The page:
The prime minister has just presented his annual economic report. This continues a tradition of some years running, which seemed a promising one, insofar as it imitated similar traditions in longer-standing democracies.
But the contents of the report, generally too complacent, have from the first moment shown an obstinate blindness to a reality that repeatedly showed up the problems of the Spanish economy. This is now clear to see.
The negative evolution of the crisis is what has done most to discredit these reports. The government was far too slow in admitting the severity of the economic and financial collapse, though the quick spread of the contagion was already apparent in the euro zone and in the Spanish economy itself, only a few weeks after the crisis began in earnest in the summer of 2007. In this yearly report, the description of reality has never had much to do with what has been experienced by Spanish companies, especially small and midsized ones- which are chiefly responsible for the creation of jobs- and by the workers who have swollen the greatest contingent of unemployed in any advanced economy.
This year's report, presented on Tuesday, will surely not help to strengthen confidence among national and international economic agents. It seems to form part of a kind of marketing plan, conceived as a way of bringing together prominent personalities, as already occurred in the meeting with the country's business leaders some weeks ago.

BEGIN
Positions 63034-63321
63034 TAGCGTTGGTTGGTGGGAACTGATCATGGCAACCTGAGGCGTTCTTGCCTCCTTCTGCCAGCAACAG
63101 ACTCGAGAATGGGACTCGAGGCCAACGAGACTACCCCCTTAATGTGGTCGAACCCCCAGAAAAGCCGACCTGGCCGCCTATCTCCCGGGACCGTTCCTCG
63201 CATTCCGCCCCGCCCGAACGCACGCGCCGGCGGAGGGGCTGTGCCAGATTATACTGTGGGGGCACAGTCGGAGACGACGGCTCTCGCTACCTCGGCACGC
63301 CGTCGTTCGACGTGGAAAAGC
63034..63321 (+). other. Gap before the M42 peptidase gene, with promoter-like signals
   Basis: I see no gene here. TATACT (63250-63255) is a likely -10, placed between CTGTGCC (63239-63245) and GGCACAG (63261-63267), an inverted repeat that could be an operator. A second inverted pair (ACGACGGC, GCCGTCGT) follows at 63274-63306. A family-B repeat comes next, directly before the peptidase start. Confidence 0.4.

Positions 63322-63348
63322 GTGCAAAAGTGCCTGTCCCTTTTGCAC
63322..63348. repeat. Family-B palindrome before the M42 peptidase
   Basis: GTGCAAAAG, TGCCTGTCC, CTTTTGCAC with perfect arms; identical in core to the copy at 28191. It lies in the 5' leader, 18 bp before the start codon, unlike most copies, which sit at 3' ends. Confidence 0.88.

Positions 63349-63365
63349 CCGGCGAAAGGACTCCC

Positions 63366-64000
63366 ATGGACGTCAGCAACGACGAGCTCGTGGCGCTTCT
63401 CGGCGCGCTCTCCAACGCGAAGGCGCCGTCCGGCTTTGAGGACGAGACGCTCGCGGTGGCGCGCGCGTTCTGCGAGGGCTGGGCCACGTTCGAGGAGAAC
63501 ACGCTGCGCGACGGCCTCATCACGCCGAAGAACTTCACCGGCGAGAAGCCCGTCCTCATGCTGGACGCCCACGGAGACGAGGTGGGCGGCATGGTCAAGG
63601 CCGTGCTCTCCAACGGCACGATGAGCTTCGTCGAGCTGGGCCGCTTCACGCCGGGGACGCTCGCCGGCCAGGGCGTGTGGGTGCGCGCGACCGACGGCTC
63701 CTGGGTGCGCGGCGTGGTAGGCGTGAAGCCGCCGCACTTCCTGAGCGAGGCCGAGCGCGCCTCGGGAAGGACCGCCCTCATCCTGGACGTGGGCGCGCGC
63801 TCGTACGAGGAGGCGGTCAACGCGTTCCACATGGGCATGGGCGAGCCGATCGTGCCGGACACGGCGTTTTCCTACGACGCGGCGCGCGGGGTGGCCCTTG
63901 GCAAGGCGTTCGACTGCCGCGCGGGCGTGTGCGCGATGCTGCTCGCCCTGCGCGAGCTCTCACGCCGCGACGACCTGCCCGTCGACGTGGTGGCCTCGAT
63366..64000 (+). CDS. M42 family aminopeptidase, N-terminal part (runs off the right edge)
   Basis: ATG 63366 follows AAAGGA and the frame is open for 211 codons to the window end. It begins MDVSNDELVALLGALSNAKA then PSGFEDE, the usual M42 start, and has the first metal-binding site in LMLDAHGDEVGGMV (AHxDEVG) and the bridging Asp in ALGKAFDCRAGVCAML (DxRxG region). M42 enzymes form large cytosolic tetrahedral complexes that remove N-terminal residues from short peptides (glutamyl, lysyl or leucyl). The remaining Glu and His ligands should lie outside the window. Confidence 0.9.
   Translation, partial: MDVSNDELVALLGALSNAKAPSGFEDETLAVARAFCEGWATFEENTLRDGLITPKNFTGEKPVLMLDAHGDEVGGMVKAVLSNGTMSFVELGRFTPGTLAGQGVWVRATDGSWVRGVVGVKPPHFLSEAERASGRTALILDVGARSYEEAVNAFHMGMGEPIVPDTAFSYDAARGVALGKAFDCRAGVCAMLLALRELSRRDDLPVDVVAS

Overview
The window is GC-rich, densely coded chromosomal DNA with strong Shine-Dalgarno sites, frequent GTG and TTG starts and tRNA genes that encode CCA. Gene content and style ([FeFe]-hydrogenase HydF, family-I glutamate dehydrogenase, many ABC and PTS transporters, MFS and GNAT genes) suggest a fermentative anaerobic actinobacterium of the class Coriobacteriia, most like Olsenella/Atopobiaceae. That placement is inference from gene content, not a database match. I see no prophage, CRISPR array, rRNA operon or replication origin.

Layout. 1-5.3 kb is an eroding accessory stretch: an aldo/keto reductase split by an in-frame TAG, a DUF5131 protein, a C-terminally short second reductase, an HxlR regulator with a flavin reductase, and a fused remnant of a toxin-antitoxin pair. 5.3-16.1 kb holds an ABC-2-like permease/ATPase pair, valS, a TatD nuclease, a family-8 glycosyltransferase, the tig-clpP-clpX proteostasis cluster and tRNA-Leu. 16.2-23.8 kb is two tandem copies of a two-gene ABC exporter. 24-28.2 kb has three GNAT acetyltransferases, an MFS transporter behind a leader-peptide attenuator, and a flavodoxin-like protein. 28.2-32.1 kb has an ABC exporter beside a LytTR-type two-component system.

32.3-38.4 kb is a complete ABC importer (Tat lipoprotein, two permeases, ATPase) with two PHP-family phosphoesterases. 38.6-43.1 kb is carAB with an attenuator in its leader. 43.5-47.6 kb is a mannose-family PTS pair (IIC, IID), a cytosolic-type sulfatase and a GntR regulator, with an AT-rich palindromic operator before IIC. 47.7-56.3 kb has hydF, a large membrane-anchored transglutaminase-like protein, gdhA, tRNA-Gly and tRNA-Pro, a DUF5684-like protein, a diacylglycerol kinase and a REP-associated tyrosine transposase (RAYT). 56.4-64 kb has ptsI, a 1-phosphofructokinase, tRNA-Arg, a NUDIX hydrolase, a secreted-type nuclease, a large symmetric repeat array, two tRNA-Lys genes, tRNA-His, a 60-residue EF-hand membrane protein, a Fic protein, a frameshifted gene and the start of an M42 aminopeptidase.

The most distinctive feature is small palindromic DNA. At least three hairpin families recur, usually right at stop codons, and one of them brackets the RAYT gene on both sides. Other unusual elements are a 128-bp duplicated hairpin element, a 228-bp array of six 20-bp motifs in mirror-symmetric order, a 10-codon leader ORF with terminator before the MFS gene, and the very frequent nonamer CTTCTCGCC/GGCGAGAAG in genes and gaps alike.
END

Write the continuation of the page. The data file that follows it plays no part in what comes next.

This sales talk conveys no clear message other than a series of self-justifications and palliative measures for what is now admitted to be a very grave situation. Obviously it is easier to bring together a room full of outstanding business figures than it is to settle on specific decisions and agreements that might contain the most serious deterioration of Spanish living standards in recent decades.
The report admits the "structural weaknesses" of the Spanish economy, some of which were already perfectly identified in the Socialist Party's electoral program before it came to power in 2004. The line now being taken, centered on the "austerity-reforms-social cohesion" axis, is the result of external pressure in the context of the ongoing crisis in the public debt markets. A crisis that inflicts on the Spanish Treasury a differential punishment in its financing costs. The aversion to risk is high, and confidence in the possibility that the complex situation can be turned around is ever weaker.
It is never too late to spell out the much-talked-of reforms in specific terms, but it will require some political adroitness to accomplish this without further exasperating those who are paying the crisis' heaviest costs. Zapatero has to govern, and this includes the reforms of pensions, of the labor market, of banking regulation, and of governing institutions themselves. But these reforms, among which the pension bill is now the outstanding priority, had best be carried out rapidly, and without doing too much damage to confidence- that of the public, and that of the markets. This depends not so much on budget headings as on political skill.